Are all theologies heresies?
I've been reading a book that keeps my interest primarily by continually ticking me off: Adventures in Missing the Point: How the culture-controlled church neutered the Gospel by Brian McLaren and Tony Campolo. The book is a collection of essays, and Campolo's on theology got me thinking:
Far from any individuals theology being The Right One, in one sense all theologies are heresies. For theologies, like heresies, are major or minor distortions of the truth.He goes on:
We know in part and we prophesy in part, but when that which is perfect is come, then that which is in part shall be done away. 1 Corinthians 13:9-10.
Let's get one thing straight: the One Thing. The one certainty against which all our theologies are guesswork. "This one thing I know," the apostle Paul wrote: Jesus, and how his crucifixion delivered us from sin, and how his resurrection assures us of eternal life.I think Campolo is largely off his nut here, as he often is. I certainly agree with his statement that our faith is Jesus Christ. But then mustn't we say that right theology is any statement that accurately describes Christ?
I believe these are unquestionable absolutes for all Christians -- and perhaps the only absolutes. In the end, God's truth is not a theology, but a person. Our faith is not about Jesus Christ, not based on Jesus Christ-- it is Jesus Christ.
But that's where the certainties end. Christians explain their personal encounters with Jesus differently. We have different ways of explaining how our personal relationship with God defines how we function in daily life.
So what happens to confessions of faith? I believe that Christ is really, truly present in, with, and under the bread and wine of communion. This is an absolute statement I am making about Jesus. Call it partial heresy, and haven't you made it useless?
Contrast Campolo's statements with the Lutheran theologian Hermann Sasse in his Union and Confession: Christ and his Church, another series of essays:
Among the lies which destroy the church there is one we have not yet mentioned. Alongside the pious and dogmatic lies, there stands in especially dangerous form of lie which can be called the institutional lie. By this we mean a lie which works itself out in the institutions of the church, in her government and her organization. It is so dangerous because it legalizes the other lies in the church and makes them impossible to remove. Such a lie exists, for instance, where the governance of the church grants to those who confess and those who deny the Trinity and the two natures in Christ the same rights in the church; where the preaching of the Gospel according to the understanding of the Reformation enjoys the same right as the proclamation of a dogma-less Enlightenment religion, so long as the latter appeals only to the Bible [...]The problem here with Campolo's perspective is one we see across the American evangelical spectrum: A failure to see the church as the true body of Christ, as Sasse says "the pillar and foundation of the truth."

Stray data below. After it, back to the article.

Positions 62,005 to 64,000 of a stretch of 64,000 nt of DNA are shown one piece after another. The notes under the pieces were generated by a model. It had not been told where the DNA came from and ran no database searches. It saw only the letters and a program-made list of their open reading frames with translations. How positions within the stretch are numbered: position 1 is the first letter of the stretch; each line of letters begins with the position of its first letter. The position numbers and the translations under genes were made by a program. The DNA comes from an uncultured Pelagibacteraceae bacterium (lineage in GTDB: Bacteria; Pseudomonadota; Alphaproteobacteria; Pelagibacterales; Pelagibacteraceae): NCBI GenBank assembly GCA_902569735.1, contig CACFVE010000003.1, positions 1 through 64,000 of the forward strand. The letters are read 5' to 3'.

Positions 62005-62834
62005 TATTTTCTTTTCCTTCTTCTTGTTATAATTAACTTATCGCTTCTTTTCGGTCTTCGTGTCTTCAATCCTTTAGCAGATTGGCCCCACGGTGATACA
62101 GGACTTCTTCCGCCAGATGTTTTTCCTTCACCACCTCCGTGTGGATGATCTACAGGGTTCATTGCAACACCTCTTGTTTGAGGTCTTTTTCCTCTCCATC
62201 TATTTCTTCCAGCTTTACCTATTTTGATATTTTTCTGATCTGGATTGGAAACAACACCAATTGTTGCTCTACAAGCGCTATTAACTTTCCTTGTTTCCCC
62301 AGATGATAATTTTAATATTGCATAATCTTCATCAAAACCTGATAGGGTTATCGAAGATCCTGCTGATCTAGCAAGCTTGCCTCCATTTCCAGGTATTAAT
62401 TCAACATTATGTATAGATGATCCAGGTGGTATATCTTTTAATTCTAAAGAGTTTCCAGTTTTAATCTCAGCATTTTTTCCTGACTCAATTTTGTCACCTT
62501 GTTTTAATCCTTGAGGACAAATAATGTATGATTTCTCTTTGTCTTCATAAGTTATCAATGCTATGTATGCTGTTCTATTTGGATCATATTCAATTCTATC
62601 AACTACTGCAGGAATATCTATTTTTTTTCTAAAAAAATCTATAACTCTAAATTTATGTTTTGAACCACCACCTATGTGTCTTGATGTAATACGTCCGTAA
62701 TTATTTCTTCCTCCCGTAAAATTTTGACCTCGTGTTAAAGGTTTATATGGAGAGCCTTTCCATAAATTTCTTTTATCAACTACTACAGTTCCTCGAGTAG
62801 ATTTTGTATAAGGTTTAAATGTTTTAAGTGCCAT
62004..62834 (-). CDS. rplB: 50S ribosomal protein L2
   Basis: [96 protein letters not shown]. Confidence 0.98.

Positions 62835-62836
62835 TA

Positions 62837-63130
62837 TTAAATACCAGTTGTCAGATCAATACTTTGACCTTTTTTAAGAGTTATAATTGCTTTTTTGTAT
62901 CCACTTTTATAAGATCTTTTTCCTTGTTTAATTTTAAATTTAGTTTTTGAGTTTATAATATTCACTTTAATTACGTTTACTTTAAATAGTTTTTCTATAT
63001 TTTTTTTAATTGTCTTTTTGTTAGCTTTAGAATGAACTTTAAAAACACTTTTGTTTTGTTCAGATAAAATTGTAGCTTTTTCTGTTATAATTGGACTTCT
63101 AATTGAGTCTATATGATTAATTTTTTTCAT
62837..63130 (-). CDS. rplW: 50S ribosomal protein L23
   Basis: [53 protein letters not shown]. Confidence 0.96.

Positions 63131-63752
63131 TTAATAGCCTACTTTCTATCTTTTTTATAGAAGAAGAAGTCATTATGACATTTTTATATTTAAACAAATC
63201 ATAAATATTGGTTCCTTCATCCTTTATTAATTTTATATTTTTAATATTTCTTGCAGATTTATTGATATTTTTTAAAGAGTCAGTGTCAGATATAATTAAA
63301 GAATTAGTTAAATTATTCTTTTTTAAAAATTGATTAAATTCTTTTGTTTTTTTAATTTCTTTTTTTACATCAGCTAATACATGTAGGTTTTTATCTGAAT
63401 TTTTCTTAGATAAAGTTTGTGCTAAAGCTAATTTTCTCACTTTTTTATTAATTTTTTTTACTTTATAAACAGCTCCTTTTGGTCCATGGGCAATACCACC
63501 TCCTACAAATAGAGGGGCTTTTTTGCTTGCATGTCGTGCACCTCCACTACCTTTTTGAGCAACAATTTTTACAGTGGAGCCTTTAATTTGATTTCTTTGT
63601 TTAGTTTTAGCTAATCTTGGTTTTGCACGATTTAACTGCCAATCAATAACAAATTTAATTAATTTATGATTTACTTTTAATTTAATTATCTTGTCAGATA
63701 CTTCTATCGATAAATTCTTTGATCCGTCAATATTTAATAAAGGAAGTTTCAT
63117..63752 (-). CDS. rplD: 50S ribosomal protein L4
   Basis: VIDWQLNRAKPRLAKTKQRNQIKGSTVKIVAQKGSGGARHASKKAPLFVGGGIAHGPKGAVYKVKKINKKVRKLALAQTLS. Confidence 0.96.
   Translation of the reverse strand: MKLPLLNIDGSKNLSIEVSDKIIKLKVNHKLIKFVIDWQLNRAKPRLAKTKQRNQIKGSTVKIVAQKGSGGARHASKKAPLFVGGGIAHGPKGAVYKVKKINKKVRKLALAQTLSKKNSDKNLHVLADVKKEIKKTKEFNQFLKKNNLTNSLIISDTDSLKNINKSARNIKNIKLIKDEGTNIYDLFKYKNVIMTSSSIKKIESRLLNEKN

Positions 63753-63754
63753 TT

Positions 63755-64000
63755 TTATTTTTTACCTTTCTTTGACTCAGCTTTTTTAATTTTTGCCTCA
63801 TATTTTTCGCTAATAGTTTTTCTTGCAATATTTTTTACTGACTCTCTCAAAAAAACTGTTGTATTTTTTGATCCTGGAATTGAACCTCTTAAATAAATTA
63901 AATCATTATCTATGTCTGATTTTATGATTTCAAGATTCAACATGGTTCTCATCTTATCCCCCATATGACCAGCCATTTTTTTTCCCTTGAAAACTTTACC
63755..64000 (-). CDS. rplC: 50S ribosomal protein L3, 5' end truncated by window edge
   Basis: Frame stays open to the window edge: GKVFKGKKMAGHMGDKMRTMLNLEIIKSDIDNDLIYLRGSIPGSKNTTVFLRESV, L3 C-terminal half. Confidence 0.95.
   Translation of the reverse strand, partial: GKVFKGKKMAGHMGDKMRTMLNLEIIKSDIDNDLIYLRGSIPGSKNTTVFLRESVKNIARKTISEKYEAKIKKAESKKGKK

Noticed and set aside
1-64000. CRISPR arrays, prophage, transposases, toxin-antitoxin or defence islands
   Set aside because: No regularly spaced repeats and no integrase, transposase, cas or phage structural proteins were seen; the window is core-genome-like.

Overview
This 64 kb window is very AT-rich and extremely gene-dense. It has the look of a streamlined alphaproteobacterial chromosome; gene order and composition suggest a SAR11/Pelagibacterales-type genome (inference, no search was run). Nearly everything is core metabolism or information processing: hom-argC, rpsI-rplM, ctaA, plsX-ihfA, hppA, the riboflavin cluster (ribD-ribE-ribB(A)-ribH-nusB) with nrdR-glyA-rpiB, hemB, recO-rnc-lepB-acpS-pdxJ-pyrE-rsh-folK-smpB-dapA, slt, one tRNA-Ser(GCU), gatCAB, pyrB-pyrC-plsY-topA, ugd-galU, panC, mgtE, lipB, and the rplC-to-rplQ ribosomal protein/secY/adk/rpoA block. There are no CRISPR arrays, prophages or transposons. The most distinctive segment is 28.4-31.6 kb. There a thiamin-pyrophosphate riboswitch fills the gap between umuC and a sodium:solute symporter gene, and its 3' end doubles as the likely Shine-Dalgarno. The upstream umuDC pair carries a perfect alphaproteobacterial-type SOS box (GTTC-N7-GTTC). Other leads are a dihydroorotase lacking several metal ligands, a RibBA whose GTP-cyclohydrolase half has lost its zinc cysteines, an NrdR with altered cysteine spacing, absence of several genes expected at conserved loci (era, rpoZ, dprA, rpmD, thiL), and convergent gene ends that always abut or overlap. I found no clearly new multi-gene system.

Such canon law [...] makes it completely impossible to differentiate between truth and error, between true and false doctrine. A church so composed can no longer see that the Gospel is plainly and purely preached and heresy opposed. It must protect open heretics when the "orthodox" side denies that they possess an equal legitimacy in the church. The congregations of such a church, the youth who are educated in it, the people to whom it attempts to preach the truth of the Gospel, must come to the conviction that it simply does not matter much what one believes or does not believe. Since what is to be believed or not believed in the sermon is left up to the individual, his inclinations and aversions, his world-view and soon also his faithlessness will become the norm for proclamation in the church. In place of the objective message of that which God has done in Christ, subject religious feelings and convictions soon form the essential content of the sermon. Thus the church sinks to the level of an institution for the satisfaction of the manifold religious needs of men and ceases to be the church of Christ, the pillar and foundation of the truth.
Sasse's view demands lines be drawn. But without lines, can we ever know where we are standing?
St. Paul writes that he becomes "all things to all men, so that he might save some." Though Paul may change his approach and delivery of the Gospel, he is still preaching one true Gospel. We cannot separate the Gospel from what we confess as Word rightly preached and sacrament rightly administered, because it is through these means that Gospel is imparted to us.
This leaves us with a lot of questions about how to deal with semper reformanda. But we must always be certain that what we confess is true, and most certainly true.